Turkish Journal of Zoology




Various pests cause economic losses in some agricultural products, especially in citrus fruits, which are grown in many countries and have a very important role in consumption and export. The Mediterranean fruit fly, Ceratitis capitata Wied. (Diptera: Tephritidae), which spreads throughout the Mediterranean basin, Europe, the Middle East, Central, and South America, and Australia, is considered the most destructive pest in the world. Turkey is an important part of the Eastern Mediterranean basin and, maybe plays a role in the colonization of this pest. This polyphagous species causes huge economic losses by negatively affecting yield and quality in many countries. In this study, population genetic structure and inter-population relationships of the Mediterranean fruit fly were studied by using eight microsatellite markers sampled from the Mediterranean and Aegean regions of Turkey. The results represent a high level of genetic diversity in the Mediterranean fruit fly populations in Turkey and there is no geographical clustering observed when the populations are evaluated in the geographical sense. As a result of the study for 7 provinces, the average number of alleles (n$_{a}$) was 6.95, the average number of effective alleles (n$_{e}$) was 3.58, the observed (H$_{o}$) and expected (H$_{e}$) heterozygosity values were 0.61 and 0.67, respectively. The gene flow (Nem) level among populations was found as Nem = 1.13. Higher genetic diversity values point out that Turkey may have an important role in the colonization of this organism.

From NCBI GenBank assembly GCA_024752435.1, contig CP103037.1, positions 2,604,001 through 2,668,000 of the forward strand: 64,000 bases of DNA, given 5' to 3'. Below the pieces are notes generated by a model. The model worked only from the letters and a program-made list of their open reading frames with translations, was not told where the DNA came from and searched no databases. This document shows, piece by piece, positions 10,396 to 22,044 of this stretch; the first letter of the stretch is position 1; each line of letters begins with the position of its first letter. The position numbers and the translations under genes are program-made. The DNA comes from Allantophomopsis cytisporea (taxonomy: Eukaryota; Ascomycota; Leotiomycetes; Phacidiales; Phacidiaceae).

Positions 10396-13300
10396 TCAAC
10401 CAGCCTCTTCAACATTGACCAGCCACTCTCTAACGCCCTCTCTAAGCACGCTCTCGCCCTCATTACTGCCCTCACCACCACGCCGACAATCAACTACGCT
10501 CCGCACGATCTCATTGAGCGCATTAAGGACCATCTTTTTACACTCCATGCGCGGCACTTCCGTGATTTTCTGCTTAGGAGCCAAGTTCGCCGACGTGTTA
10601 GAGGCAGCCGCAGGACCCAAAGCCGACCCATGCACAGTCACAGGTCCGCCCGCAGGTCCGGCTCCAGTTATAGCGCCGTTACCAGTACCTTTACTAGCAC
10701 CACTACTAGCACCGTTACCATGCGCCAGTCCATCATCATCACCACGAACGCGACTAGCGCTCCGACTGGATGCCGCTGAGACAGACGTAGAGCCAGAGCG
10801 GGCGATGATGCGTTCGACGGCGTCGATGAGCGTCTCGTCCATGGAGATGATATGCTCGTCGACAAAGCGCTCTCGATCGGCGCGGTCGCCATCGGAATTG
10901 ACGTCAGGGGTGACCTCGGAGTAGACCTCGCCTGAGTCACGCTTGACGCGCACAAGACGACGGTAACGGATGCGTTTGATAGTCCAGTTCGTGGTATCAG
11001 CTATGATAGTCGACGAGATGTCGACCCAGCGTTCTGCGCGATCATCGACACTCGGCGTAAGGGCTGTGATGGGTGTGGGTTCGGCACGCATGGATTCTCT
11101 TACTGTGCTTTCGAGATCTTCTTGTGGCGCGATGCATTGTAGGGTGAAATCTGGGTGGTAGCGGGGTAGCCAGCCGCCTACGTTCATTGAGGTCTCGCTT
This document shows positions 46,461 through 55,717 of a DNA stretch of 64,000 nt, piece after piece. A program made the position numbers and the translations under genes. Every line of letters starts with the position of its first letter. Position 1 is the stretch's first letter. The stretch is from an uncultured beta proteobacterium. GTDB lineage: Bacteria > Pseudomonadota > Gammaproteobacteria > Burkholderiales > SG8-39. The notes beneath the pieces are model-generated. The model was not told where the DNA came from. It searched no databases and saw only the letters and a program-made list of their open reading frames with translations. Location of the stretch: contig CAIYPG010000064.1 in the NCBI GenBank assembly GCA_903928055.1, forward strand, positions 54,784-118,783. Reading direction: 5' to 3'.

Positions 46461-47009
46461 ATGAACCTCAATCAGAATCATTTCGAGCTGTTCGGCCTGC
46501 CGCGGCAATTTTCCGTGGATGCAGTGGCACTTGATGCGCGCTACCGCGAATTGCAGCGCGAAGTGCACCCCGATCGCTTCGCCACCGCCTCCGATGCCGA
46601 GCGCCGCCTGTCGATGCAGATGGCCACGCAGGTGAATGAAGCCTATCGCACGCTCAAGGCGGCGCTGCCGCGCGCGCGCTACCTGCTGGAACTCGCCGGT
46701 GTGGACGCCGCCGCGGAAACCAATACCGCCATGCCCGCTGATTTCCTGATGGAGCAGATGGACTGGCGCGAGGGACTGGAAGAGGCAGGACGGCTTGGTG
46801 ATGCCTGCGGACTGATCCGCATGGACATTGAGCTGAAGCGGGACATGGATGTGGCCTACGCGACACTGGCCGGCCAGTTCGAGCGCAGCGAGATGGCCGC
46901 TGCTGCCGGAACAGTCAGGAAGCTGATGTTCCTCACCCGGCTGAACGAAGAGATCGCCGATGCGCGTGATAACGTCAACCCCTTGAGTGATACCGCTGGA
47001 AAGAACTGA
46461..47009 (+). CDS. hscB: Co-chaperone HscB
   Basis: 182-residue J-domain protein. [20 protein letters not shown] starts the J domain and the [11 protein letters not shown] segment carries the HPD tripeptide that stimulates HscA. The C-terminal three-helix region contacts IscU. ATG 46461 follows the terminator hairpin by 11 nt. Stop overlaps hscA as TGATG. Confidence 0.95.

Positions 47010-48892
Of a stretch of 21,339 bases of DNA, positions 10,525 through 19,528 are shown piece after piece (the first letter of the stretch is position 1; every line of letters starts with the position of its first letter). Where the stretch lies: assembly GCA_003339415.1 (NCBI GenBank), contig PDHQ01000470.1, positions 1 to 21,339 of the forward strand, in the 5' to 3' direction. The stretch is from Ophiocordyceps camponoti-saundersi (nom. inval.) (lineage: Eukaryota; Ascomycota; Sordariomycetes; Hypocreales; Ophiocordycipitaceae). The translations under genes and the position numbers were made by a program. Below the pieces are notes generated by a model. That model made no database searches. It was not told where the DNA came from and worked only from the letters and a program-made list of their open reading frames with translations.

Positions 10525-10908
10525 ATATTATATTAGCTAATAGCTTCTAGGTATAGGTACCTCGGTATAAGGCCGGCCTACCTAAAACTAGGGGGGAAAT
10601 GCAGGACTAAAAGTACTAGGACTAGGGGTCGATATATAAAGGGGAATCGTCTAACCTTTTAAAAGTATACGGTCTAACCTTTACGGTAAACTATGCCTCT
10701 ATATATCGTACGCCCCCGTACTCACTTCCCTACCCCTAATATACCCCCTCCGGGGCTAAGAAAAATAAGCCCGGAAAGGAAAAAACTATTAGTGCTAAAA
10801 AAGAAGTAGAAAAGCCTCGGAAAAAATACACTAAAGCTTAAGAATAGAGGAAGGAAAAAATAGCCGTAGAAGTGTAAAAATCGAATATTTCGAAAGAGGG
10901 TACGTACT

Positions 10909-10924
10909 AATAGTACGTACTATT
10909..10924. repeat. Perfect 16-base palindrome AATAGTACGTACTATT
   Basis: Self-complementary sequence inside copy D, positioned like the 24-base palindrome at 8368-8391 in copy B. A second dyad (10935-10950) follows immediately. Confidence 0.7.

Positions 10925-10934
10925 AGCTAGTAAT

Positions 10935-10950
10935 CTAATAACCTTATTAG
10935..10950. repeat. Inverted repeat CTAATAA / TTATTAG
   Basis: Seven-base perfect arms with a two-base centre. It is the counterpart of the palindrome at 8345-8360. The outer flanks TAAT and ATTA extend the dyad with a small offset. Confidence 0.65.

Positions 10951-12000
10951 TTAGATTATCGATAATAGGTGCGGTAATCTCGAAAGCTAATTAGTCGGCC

Ceratitis capitata, Mediterranean basin, microsatellite, genetic diversity

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